What temperature to heat house at for fuel savings? - Page 2 - Mothering Forums

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#31 of 35 Old 10-25-2011, 11:14 PM
 
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Thanks for the links with advice about thermostat savings. I knew that dropping the temp when no one's home is good, but wasn't sure about the amount/duration to make the most impact.

 

We turned on our heat a week or so ago, and this year we're aiming to keep the house between 63-72, dependent on the hours when someone is home or in the 50s if no one is home for a few days. DH and I both shiver even at 72, so it took some efforts to convince him to let it be that low, even though I have to wear two layers from neck to toe and cuddle under blankets too. I must admit I steam a little hearing the furnace kick in at 5am when no one gets out of bed until 7:30, but I haven't figured out how to reprogram the thermostat since DH usually does that. We just got a new furnace so hopefully there won't be any $300+ energy bills this year. We have a 95 year old 2-story house with original windows and a few newer storms, and just upgraded to a 96% efficiency natural gas furnace from a 30-some year old not efficient unit, in a region that stays (well) below 0*F for weeks at a time (let's just say the locals often wear shorts--outside--when temps get back to +10F because it's so warm, and the water lines from the city to our house freeze, prompting the city to send letters asking us to keep a faucet on 24/7). Cold. I really want to deal with blankets and slippers and dial down the temp a little further, but DH is a tougher egg to crack. If money (and the environment) were no object, I'd keep the house at 76 always. Maybe I should buy DH some manly slippers for Christmas...


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#32 of 35 Old 10-27-2011, 06:33 AM
 
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Glad I"m not the only one that is cold at 68.  At night, we keep it at 58 and during day 68, but if it's a gray cold day, I turn it up to 70.  I HATE the cold.   I walk around my house with a wool hat on.  Seriously.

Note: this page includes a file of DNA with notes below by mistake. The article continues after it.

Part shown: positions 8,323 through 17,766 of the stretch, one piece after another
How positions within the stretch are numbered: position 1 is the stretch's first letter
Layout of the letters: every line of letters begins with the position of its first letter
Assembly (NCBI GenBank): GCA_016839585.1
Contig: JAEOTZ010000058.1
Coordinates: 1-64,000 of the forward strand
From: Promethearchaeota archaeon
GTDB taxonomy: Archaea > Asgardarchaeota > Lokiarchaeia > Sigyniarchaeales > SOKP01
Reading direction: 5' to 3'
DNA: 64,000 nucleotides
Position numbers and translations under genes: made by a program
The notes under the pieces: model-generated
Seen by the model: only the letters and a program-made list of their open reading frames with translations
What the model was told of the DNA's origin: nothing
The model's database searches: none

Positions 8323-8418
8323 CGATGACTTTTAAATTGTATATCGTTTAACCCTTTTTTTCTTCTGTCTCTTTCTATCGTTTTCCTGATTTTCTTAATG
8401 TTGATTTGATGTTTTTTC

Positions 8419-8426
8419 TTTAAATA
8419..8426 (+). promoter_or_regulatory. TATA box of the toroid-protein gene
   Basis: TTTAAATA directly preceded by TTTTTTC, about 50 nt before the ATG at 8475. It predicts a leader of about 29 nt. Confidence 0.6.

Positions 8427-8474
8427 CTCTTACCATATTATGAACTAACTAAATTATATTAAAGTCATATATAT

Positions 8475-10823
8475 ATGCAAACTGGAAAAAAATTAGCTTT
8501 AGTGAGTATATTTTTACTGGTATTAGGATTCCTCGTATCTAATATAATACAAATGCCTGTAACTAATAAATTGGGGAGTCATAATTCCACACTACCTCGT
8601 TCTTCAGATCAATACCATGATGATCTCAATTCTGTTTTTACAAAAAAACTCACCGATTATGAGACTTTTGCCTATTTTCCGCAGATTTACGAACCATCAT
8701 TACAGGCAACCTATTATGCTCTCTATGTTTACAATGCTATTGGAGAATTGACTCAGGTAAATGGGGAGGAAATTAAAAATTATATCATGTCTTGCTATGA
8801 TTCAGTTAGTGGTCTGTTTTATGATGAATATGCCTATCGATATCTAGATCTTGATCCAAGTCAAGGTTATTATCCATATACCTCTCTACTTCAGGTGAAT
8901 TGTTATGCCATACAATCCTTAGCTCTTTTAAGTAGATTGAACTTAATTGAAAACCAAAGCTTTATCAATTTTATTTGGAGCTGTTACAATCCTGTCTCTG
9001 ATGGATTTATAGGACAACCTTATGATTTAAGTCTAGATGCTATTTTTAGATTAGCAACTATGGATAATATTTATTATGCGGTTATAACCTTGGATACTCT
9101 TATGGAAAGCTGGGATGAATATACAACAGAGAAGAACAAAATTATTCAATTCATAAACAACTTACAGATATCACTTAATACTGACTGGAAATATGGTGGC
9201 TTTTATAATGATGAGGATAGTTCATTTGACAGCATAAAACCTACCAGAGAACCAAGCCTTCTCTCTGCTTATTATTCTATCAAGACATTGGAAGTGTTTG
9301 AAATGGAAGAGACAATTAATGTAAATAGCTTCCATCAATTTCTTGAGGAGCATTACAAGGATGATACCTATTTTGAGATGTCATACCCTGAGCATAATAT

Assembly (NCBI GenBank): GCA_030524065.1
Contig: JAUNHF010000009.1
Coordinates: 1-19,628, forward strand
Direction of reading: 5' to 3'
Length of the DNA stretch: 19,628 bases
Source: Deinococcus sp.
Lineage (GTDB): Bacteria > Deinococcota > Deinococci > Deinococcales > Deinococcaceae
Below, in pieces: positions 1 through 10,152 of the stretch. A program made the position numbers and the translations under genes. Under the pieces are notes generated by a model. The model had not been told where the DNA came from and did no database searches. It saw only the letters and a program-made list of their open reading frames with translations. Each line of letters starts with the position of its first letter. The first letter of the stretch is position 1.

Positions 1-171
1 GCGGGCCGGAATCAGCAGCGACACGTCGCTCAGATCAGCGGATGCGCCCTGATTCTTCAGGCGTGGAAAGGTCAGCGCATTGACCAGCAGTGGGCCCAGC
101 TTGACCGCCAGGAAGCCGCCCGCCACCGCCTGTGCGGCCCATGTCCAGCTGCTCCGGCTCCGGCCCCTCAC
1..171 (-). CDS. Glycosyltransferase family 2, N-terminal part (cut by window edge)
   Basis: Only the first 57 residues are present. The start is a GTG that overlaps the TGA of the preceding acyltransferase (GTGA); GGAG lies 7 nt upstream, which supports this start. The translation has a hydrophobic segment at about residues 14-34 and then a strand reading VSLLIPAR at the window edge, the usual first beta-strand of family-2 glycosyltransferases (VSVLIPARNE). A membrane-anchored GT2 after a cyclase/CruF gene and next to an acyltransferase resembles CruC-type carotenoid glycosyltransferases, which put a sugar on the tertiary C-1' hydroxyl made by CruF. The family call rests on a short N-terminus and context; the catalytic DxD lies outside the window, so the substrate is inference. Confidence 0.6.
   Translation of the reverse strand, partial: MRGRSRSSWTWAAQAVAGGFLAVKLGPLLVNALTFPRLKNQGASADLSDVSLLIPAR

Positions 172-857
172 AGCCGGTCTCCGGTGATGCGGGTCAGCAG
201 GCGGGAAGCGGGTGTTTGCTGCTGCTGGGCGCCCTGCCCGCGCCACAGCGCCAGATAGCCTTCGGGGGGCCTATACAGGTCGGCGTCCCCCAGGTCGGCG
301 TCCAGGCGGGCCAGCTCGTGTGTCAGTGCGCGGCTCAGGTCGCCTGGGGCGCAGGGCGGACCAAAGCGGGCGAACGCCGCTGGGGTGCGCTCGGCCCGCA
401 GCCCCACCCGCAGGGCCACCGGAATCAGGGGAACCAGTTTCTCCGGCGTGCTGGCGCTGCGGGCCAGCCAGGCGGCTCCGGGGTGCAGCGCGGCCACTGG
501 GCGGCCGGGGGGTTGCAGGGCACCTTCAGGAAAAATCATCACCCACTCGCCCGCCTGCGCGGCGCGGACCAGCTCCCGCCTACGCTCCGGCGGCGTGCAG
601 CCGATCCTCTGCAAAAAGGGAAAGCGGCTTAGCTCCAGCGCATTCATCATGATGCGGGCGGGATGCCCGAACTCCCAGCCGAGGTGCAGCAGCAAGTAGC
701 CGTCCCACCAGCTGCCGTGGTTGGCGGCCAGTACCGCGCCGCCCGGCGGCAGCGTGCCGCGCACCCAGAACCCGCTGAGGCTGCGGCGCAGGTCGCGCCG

Does anyone have any suggestions for super warm sweats??  I really don't like the look of fleece sweat pants.  I see so many brands and it's hard to choose.  Under armor really that much warmer??  I wish I could move somewhere warm, but no way. 

Our heating bill is very high.  For last two years, went way up bc of taxes and govt regulation.  I cannot believe it.  This is killing my very tight budget. 

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#33 of 35 Old 10-27-2011, 05:09 PM
 
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I've been trying to keep it at 65 degrees all the time. As it gets colder, certain parts of our house don't stay as warm (remodeling, poor insulation), and I may sometimes bump it up to 68 or so.


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#34 of 35 Old 10-27-2011, 05:46 PM
 
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Layering helps. Some thin long johns under sweatpants make a big difference. Tank top + t-shirt + turtleneck + sweater, that kind of stuff.  Or, thin cotton long johns + woolen "tights" + heavy warm pants. Two socks (cotton + thick wool.)

 

A while ago, I went through some hormone disturbance (side effect of the meds I had to take) and I used to be cold no matter what temperature indoors. I'd wear all those clothes, a fleece robe, and then a fleece blanket on top. And a cat, when I was web surfing. smile.gif

 

 

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#35 of 35 Old 10-30-2011, 04:17 AM
 
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We aim at 68 in the room where we have the thermostat for the furnace. This room does get a little bit of spillover heat from the kitchen, when we are really cooking, but generally is a reliable room that is not too affected by different weather conditions and sunlight since the windows faces west. The moment the thermostat in this room feels it dropping below 68 it sends a signal to the furnace to fire up.

 

68 is really rather high, if this was the temperature all over the house. Problem is, on a windy and cloudy day or when temperatures really drop outside (5 degrees is not uncommon during winter) we have several rooms that struggle to reach 64. Mainly because of insufficient radiators and windows that really do need fixing (we do go over the winter stripping and replace it as needed, but it only goes so far).

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